21 Ways to Start Creating a Restorative Neighborhood or City

Apr 26th 2012

As of 2008, more than half of the world’s population lived in cities. That’s a huge moment in human history. By 2030, that proportion will likely jump to two-thirds. This transformation will produce one of two outcomes: the end of meaningful daily experience in nature, or the beginning of a new kind of city. Here are some ideas, adapted from The Nature Principle, that I believe can help us understand what it means to create and live in a restorative city, beginning with your neighborhood. Right now.

  1. Re-imagine your city as an engine of biodiversity and human health.
  2. Restore nearby nature and create new habitat; rebuild local food webs; and encourage urban wildlife.
  3. Recognize and increase human-nature social capital, thereby creating healthier habitat for humans and other animals.
  4. Plant native species in your yard; create butterfly zones in your neighborhood; help build a Homegrown National Park.
  5. Create a De-central Park in every city. Button Parks, too.
  6. Establish new human-nature networks, including family nature clubs and green gyms.
  7. Connect the region with wildlife and humanlife corridors.
  8. Establish restorative transportation systems, including naturalized bike and pedestrian paths; quieter, more efficient public transit; and shade parking areas with green roofs and/or solar panels.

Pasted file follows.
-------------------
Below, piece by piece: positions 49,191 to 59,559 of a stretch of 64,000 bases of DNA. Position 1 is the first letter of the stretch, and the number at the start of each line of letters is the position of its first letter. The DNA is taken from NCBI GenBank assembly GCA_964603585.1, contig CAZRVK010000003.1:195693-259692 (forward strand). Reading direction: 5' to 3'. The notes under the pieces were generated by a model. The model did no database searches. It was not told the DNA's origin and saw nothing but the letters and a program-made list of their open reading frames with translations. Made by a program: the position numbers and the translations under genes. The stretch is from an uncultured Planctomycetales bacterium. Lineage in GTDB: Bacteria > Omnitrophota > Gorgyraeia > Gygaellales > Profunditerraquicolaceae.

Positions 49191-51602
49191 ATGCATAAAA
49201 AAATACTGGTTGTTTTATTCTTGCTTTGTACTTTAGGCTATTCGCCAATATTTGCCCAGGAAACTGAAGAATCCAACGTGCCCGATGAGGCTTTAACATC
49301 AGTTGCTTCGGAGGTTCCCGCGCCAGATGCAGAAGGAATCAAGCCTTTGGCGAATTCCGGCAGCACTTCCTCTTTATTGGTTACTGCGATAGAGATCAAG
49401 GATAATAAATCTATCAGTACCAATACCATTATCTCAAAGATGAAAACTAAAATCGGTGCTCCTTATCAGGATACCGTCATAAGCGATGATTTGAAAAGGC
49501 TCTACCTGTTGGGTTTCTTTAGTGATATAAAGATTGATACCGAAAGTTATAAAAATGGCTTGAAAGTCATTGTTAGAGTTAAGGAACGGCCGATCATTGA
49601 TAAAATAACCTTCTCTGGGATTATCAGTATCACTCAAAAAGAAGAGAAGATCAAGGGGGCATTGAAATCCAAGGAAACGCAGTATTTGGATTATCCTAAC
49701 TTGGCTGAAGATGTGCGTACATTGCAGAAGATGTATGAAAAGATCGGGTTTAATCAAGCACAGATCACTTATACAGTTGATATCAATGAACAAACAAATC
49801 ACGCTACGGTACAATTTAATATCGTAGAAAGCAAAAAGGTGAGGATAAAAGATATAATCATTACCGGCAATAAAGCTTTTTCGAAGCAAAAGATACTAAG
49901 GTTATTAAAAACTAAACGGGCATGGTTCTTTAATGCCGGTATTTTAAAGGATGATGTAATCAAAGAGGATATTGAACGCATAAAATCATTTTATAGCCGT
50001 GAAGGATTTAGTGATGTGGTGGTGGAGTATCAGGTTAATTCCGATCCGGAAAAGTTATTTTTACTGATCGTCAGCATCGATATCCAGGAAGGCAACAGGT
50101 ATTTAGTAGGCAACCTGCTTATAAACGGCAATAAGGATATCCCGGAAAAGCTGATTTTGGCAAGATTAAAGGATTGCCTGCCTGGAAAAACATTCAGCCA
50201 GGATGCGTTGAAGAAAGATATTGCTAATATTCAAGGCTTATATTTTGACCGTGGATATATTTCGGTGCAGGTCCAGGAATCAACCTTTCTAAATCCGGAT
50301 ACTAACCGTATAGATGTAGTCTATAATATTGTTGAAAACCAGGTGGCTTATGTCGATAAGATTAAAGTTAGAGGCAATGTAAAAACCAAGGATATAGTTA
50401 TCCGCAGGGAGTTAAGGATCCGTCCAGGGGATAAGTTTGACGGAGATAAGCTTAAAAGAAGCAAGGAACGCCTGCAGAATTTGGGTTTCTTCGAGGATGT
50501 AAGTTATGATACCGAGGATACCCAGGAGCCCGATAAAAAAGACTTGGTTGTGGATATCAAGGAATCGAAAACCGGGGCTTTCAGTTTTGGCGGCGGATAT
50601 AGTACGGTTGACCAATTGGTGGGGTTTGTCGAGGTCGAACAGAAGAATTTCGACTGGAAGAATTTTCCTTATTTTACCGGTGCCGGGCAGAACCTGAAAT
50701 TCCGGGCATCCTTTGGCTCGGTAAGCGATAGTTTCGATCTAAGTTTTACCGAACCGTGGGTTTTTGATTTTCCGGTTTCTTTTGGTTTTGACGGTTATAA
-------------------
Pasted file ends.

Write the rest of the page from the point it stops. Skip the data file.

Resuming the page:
9. Challenge neighborhood CC&Rs and other barriers of law, regulation, and rules.
  10. Adopt development policies favorable to green roofs, green walls, etc.
  11. Replace decaying shopping malls with urban ecovillages and natural park space.
  12. Create or retrofit homes as restorative habitats for humans and other species.
  13. Design and retrofit schools and libraries with biophilic design; and green every schoolyard.
  14. Apply biophilic design to new housing and commercial developments.
  15. Weave nature into communities for older people, including assisted living homes.
  16. Create restorative workplaces that produce human energy.
  17. Encourage urban and suburban agriculture, from community gardens to vertical farms.
  18. Recognize and celebrate your urban bioregion’s natural identity.
  19. Establish a regional scorecard that includes the economic benefits of truly greening your city.
  20. Support a regional children and nature campaign; and help build the New Nature Movement.
  21. Focus your city’s future envisioning process through the prism of nature: consider how planting the restorative city could reshape healthcare, education, law enforcement, redevelopment, tourism, and other businesses.

Richard Louv is the author of THE NATURE PRINCIPLE: Reconnecting with Life in a Virtual Age, now available in paperback. He is chairman emeritus of the Children and Nature Network and 2012 spokesperson for the CLIF Kid Backyard Game of the Year. For more information on his books, go to www.richardlouv.com. For a free online Field Guide to the New Nature Movement, see http://richardlouv.com/books/nature-principle/field-guide/.